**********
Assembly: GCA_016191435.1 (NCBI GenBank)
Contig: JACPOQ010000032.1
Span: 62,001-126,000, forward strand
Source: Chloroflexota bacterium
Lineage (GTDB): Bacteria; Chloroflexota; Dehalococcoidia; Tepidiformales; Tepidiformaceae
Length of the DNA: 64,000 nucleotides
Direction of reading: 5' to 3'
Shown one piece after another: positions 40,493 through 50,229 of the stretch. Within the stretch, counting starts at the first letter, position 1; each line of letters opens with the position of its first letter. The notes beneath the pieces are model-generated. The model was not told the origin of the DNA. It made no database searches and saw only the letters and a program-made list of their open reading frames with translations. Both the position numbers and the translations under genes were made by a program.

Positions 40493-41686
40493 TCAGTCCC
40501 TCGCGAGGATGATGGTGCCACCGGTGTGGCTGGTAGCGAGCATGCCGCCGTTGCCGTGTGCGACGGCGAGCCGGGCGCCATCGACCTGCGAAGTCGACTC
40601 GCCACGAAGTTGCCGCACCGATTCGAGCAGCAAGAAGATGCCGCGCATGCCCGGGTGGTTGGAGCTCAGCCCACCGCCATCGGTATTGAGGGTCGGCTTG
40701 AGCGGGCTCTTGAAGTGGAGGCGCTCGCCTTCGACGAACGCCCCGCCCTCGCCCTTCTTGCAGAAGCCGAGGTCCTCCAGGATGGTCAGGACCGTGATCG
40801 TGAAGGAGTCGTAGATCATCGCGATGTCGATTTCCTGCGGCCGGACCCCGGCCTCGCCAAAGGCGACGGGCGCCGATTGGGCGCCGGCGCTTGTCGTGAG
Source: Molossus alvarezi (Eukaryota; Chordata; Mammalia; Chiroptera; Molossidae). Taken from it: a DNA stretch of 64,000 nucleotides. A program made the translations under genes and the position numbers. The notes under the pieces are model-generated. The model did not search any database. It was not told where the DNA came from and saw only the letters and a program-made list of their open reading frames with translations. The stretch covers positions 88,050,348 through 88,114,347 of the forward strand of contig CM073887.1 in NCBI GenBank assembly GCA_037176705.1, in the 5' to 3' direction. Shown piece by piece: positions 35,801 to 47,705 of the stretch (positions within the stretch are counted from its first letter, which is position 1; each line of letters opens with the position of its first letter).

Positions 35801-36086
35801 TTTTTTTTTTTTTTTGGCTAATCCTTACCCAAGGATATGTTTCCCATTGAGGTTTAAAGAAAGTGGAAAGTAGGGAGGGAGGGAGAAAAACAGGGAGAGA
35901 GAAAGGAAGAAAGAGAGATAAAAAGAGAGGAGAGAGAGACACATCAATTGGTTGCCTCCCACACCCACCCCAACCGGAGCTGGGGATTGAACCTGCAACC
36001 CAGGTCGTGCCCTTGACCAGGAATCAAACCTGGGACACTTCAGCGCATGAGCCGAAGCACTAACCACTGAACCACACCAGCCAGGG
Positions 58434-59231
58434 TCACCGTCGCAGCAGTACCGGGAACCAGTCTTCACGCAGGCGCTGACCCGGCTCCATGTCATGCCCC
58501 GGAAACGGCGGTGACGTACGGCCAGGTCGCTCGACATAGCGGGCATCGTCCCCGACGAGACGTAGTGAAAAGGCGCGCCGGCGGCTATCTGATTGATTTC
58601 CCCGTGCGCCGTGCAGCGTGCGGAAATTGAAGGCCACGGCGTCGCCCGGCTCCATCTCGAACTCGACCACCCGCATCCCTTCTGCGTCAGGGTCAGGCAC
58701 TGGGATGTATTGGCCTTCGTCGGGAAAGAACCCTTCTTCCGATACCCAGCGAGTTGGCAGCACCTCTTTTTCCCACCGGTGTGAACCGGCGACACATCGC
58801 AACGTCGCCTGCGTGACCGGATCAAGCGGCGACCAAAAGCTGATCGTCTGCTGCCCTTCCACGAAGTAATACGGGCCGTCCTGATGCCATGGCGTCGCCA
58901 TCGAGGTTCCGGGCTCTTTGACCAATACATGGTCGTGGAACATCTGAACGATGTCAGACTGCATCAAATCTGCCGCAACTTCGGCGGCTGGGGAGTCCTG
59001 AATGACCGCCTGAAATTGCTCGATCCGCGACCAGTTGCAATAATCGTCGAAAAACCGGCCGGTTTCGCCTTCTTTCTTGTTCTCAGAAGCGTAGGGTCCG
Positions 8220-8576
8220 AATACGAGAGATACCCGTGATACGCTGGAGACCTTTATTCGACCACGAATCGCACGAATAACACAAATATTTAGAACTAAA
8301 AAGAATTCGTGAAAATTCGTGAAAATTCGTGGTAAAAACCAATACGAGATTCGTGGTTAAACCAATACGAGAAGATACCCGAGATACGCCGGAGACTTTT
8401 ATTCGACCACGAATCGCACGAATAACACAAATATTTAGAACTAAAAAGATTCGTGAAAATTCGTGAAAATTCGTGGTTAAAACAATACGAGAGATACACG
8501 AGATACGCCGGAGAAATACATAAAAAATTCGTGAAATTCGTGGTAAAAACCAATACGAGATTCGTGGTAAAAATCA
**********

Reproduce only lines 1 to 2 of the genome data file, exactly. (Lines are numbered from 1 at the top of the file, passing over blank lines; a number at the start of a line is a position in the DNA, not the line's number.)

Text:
Assembly: GCA_016191435.1 (NCBI GenBank)
Contig: JACPOQ010000032.1